United States District Court, D. Kansas
RANDALL A. FULBRIGHT, Plaintiff,
STATE OF KANSAS, Defendant.
MEMORANDUM AND ORDER
CROW, U.S. SENIOR DISTRICT JUDGE.
Fulbright, a pre-trial detainee now confined in the Larned
State Hospital, filed a pro se civil rights complaint
pursuant to 42 U.S.C. § 1983. Plaintiff's Complaint
includes few details but seems to challenge the
constitutionality of the Kansas Offender Registration Act
(KORA), K.S.A. 22-4901, et seq. As relief, Plaintiff seeks
removal from registration as a sex offender under the Kansas
Offender Registration Act (KORA), K.S.A. 22-4901, et seq.
Court entered an Order (ECF No. 2) finding Plaintiff is
subject to the “three-strikes” provision under 28
U.S.C. § 1915(g). The Court examined the Complaint and
found no showing of imminent danger of serious physical
injury. The Court granted Plaintiff until December 4, 2018,
to submit the $400.00 filing fee. The Order was mailed to
Plaintiff at the Shawnee County Jail but was returned as
Plaintiff was no longer confined there. The Court entered a
new Order on December 10, 2018 (ECF No. 4), granting
Plaintiff until December 27, 2018 to submit the filing fee.
The Order was mailed to Plaintiff at the Larned State
Hospital. The Order provided that “[t]he failure to
submit the fee by that date will result in the dismissal of
this matter without prejudice and without additional prior
notice.” (ECF No. 4 at 2.) Plaintiff has failed to pay
the filing fee by the deadline set forth in the order.
41(b) of the Federal Rules of Civil Procedure
“authorizes a district court, upon a defendant's
motion, to order the dismissal of an action for failure to
prosecute or for failure to comply with the Federal Rules of
Civil Procedure or ‘a court order.'”
Young v. U.S., 316 Fed.Appx. 764, 771 (10th Cir.
2009) (citing Fed.R.Civ.P. 41(b)). “This rule has been
interpreted as permitting district courts to dismiss actions
sua sponte when one of these conditions is
met.” Id. (citing Link v. Wabash R.R.
Co., 370 U.S. 626, 630-31 (1962); Olsen v.
Mapes, 333 F.3d 1199, 1204 n.3 (10th Cir. 2003)).
“In addition, it is well established in this circuit
that a district court is not obligated to follow any
particular procedures when dismissing an action without
prejudice under Rule 41(b).” Young, 316
Fed.Appx. at 771-72 (citations omitted).
time in which Plaintiff was required to submit the filing fee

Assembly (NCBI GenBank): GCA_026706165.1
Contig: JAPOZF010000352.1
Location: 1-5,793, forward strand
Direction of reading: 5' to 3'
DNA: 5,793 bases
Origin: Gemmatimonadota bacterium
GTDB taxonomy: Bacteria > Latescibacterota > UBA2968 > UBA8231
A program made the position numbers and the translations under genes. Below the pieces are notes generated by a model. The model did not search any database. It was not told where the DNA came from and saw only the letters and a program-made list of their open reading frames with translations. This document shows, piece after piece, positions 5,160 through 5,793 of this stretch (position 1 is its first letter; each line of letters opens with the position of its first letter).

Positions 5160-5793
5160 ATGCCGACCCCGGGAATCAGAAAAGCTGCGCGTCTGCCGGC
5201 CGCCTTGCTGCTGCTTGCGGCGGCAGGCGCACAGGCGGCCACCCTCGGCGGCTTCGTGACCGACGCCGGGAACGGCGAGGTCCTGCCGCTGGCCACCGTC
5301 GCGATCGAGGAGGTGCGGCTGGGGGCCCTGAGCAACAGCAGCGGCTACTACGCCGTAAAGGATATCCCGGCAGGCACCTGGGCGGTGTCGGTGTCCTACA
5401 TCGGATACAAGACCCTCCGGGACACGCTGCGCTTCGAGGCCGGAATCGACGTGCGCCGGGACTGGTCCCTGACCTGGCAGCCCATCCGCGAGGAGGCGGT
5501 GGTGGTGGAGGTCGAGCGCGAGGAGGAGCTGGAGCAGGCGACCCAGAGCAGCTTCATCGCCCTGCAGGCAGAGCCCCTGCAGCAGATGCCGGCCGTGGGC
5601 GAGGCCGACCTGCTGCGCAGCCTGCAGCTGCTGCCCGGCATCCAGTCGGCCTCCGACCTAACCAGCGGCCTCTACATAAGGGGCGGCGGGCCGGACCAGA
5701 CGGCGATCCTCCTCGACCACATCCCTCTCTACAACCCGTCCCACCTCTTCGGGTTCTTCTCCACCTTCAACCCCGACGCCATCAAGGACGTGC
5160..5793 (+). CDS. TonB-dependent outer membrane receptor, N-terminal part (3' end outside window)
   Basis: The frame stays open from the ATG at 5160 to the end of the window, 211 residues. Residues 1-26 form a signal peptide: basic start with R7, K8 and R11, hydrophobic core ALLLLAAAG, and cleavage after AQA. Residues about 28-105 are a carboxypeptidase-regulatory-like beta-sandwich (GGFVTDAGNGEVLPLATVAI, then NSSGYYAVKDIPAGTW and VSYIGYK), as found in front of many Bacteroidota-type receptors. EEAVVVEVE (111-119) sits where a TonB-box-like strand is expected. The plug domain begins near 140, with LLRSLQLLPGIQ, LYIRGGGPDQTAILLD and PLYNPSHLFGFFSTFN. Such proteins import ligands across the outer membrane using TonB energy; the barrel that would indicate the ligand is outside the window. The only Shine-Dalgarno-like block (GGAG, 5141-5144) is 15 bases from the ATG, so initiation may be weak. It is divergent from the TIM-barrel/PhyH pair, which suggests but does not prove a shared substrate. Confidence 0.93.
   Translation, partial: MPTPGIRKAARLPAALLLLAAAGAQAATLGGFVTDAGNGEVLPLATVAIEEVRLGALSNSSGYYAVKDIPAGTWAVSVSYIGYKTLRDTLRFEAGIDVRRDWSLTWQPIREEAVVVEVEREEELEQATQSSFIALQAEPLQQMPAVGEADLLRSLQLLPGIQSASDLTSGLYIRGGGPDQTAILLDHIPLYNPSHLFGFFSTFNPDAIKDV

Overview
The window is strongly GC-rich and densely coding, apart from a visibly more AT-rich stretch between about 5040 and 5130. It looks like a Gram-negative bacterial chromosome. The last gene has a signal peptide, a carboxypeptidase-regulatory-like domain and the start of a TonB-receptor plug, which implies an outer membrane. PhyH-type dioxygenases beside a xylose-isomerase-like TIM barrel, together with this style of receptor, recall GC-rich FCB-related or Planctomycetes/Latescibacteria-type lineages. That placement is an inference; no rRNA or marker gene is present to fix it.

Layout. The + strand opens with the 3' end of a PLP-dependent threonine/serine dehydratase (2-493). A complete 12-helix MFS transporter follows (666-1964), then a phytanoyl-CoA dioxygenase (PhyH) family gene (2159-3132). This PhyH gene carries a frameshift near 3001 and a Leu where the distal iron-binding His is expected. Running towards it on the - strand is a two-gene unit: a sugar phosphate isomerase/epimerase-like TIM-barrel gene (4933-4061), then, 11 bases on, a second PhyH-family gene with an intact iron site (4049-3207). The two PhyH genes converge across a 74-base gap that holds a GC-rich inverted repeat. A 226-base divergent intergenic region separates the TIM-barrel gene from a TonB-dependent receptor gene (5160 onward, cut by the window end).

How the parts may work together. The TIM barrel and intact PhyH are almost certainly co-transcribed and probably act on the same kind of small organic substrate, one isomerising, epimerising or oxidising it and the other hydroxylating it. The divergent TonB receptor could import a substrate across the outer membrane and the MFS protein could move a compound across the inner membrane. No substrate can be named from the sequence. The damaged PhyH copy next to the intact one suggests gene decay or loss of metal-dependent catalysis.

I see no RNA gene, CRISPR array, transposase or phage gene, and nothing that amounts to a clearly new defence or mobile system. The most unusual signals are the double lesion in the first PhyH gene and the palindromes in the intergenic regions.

has passed. As a consequence, the Court dismisses this action
without prejudice pursuant to Rule 41(b) for failure to
comply with court orders.
be that, given the nature of Plaintiff's claims and
requested relief, his Complaint is more properly construed as
a petition for writ of habeas corpus. However, liberally
construing the Complaint as a habeas corpus action does not
save it. The Court does not have jurisdiction over
a habeas claim based on Mr. Fulbright's 2014 conviction
because he is no longer in custody pursuant to that
conviction. A petitioner seeking habeas relief must be in
custody under the challenged conviction or sentence at the
time the application is filed. Maleng v. Cook, 490
U.S. 488, 490-91 (1989). Nor is the resulting KORA registry
requirement a sufficient restraint on liberty to qualify as
being “in custody.” See Calhoun v. Att'y
General of Colorado, 745 F.3d 1070, 1074
(10th Cir. 2014). Moreover, Mr. Fulbright did not
exhaust his state court remedies, and his habeas claim is not
timely. See 28 U.S.C. § 2254(b)(1); 28 U.S.C.
§ 2244(d)(1). Finally, to the extent Mr. Fulbright is
raising a challenge to the pending state charges of failing
to register under KORA, the abstention doctrine precludes
this Court's intervention in a pending state prosecution.
See Younger v. Harris, 401 U.S. 37, 43 (1971);
see also Hicks v. Miranda, 422 U.S. 332, 349 (1975).
extent this order is considered a dismissal of a habeas
action, Rule 11 of the Rules Governing Section 2254 Cases
requires a district court to issue or deny a certificate of
appealability (“COA”) upon entering a final
adverse order. A COA may issue only if the petitioner made a
substantial showing of the denial of a constitutional right.
28 U.S.C. § 2253(c)(2). “When the district court
denies a habeas petition on procedural grounds without
reaching the prisoner's underlying constitutional claim,
a COA should issue when the prisoner shows, at least, that
jurists of reason would find it debatable whether the
petition states a valid claim of the denial of a
constitutional right and that jurists of reason would find it
debatable whether the district court was correct in its
procedural ruling.” Slack v. McDaniel, 529
U.S. 473, 484 (2000). The failure to satisfy either prong
requires the denial of a COA. Id. at 485. The Court
finds nothing in the present record that suggests its ruling
is debatable or an incorrect application of the law and
therefore declines to issue a certificate of appealability.
these reasons, Mr. Fulbright's Complaint, even when
construed as a habeas petition, must be dismissed.
IS THEREFORE BY THE COURT ORDERED that this action
is dismissed without prejudice.
IS SO ORDERED.
 The Court incorporates by reference
the more detailed discussion of the reasons for dismissal
contained in its orders dismissing case numbers
18-cv-03190-SAC, 18-cv-03191-SAC, 18-cv-03192-SAC,